With Maryland tax audits increasing, you should ensure your company is prepared. An ongoing, organized approach to preserving necessary documents will streamline a sales tax audit and may even lead to tax refunds. First, beware, a state auditor visiting your office for a sales tax audit isn’t required to keep the focus solely upon sales taxes. A typical audit may cover other area such as your payroll taxes, and information obtained through the audit can lead to income tax adjustments as well. So, while a sales tax deficiency may only cause a minor sales tax adjustment, the revenue and expense information obtained can lead to sizable state income tax adjustments. Further, since states share their income tax adjustments with the IRS, you may trigger a federal income tax audit and adjustment as well.
Consider what an auditor generally will request from your business for a sales tax audit:
♦ Accounting books, including income statements, depreciation schedules, balance sheets, general ledgers, and federal & state income tax returns.
♦ Supporting documents, such as sales invoices, purchase invoices, sales journals, purchase orders, bank statements, contracts, and leases.
♦ Exempt sales documents, including resale certificates and exemption certificates.
♦ The sales tax returns and supporting workpapers.
It is not uncommon for an auditor to request more information than is needed, and giving the auditor too much or too little information can make the audit an unpleasant experience. Depending upon the nature of the business and the audit method to be used, the needed information can vary. Needless to say, before you start shoveling documents to the auditor, have your tax adviser review the information. Know where problems are before the auditor does.
The auditor will often ask the taxpayer to waive certain rights or to agree to a certain audit methodology. A tax attorney should be contacted before agreeing. For instance, if your company is fully capable of documenting every taxable purchase made during the audit period and the amount is agreeable, why would you agree to an auditor’s suggestion that sampling be used instead? Unfortunately, before making such a decision, most taxpayers do not request a tax adviser review their books and guide them properly.
The auditor will compare the provided information to your sales tax returns and determine whether there were discrepancies. For instance, the auditor can compare your total sales according to your income tax returns to your sales tax returns, or your sales invoices to your sales tax returns. Further, for purposes of the use tax audit, expect the auditor to compare your property tax return and your depreciation schedules to your reported purchases. But, with that information in hand, an auditor would be presented adequate information to expand the audit from beyond sales taxes and into income, payroll, admissions & amusements, and other tax areas.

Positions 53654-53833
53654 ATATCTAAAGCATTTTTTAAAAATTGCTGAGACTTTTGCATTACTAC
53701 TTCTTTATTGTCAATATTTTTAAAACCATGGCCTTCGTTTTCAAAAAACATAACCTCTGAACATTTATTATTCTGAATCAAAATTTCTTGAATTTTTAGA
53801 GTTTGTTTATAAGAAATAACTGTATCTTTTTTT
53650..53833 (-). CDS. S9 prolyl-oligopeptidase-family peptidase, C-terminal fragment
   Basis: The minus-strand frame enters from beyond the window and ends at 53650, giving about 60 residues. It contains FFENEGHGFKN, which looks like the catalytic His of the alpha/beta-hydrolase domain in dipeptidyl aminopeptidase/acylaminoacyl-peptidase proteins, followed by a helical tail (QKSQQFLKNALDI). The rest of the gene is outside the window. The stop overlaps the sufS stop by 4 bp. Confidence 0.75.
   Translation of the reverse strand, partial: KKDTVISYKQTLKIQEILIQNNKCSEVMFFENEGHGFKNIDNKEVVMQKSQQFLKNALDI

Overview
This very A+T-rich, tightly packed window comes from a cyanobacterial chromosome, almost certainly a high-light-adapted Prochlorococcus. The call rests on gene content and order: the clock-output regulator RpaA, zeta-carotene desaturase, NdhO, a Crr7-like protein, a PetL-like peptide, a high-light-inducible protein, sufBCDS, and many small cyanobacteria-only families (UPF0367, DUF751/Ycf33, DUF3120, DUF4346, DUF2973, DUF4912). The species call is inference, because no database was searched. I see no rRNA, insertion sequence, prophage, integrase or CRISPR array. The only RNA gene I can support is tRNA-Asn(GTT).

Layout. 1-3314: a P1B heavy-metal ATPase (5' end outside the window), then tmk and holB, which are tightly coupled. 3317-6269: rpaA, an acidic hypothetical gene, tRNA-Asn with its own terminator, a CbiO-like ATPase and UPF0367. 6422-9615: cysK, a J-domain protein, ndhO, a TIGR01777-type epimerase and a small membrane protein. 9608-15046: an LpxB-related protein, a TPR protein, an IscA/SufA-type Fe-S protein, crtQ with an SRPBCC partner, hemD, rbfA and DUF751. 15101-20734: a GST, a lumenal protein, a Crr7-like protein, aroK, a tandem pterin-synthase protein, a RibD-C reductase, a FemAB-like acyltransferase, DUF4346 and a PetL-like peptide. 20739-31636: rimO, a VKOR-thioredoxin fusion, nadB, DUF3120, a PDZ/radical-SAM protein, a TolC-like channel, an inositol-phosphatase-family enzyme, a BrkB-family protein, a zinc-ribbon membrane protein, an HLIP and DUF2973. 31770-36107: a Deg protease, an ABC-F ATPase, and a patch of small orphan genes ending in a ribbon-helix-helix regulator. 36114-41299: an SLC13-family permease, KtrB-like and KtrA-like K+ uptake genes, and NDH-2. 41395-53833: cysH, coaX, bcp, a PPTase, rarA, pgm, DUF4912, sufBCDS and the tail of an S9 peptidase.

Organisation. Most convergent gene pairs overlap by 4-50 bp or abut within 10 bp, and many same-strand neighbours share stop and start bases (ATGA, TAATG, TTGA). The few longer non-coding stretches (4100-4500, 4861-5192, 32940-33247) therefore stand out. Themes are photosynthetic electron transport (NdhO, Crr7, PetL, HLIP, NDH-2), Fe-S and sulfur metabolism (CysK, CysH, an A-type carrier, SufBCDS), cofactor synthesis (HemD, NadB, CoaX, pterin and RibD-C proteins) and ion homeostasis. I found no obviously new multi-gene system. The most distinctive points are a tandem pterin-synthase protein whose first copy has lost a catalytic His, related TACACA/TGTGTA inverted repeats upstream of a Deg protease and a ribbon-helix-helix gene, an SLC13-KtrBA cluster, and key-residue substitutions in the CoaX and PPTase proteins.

The auditor will certainly be searching for underpayments of taxes, but do not assume the auditor will point you toward tax overpayments. You and your tax adviser must be vigilant to spot errors in the auditor’s calculations, sampling methodology, and legal arguments. Further, tax departments often train auditors on the job and your company may be their classroom, so carefully reviewing the auditor’s workpapers and audit reports is a necessity. Experienced auditors expect taxpayers to have a tax adviser review their work, so do not fear offending them by requiring the auditor to justify their adjustments.
While a sales tax audit may not be a pleasant experience, the audit will present opportunities. For instance, if your tax reporting has been flawed in general, it is not uncommon to actually receive a refund. Further, you may be able to take the information obtained from a satisfactory audit and lock-in those results through a managed compliance or effective tax rate agreement whereby your use tax payments can be automated. Such an agreement allows you to aggregate sales and purchases by accounts and pay use taxes by simply applying the account’s agreed upon taxable percentage.
A sales and use tax audit can be a difficult process for a company and its staff. Whether your company is currently under audit or questioning its compliance, proper preparation and guidance will allow the company to minimize its risks and ensure its tax burdens are minimized.
For further information, please contact Jeff Rogyom at (410)929-4578. Please review the Disclaimer page regarding use of this website and its information.